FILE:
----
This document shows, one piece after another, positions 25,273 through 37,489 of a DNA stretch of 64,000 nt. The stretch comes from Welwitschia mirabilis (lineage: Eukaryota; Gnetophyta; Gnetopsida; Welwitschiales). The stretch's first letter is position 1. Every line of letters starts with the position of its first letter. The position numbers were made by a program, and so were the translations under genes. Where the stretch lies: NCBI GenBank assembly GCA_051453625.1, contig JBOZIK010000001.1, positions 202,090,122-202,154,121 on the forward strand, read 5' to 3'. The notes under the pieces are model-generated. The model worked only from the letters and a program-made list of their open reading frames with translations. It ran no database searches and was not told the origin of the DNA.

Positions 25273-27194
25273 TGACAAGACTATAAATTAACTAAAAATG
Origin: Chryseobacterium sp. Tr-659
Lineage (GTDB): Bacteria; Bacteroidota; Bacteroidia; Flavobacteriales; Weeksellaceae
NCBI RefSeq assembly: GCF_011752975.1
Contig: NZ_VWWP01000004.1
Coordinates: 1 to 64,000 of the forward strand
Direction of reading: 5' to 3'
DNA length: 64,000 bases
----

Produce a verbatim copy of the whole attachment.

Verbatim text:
This document shows, one piece after another, positions 25,273 through 37,489 of a DNA stretch of 64,000 nt. The stretch comes from Welwitschia mirabilis (lineage: Eukaryota; Gnetophyta; Gnetopsida; Welwitschiales). The stretch's first letter is position 1. Every line of letters starts with the position of its first letter. The position numbers were made by a program, and so were the translations under genes. Where the stretch lies: NCBI GenBank assembly GCA_051453625.1, contig JBOZIK010000001.1, positions 202,090,122-202,154,121 on the forward strand, read 5' to 3'. The notes under the pieces are model-generated. The model worked only from the letters and a program-made list of their open reading frames with translations. It ran no database searches and was not told the origin of the DNA.

Positions 25273-27194
25273 TGACAAGACTATAAATTAACTAAAAATG
Origin: Chryseobacterium sp. Tr-659
Lineage (GTDB): Bacteria; Bacteroidota; Bacteroidia; Flavobacteriales; Weeksellaceae
NCBI RefSeq assembly: GCF_011752975.1
Contig: NZ_VWWP01000004.1
Coordinates: 1 to 64,000 of the forward strand
Direction of reading: 5' to 3'
DNA length: 64,000 bases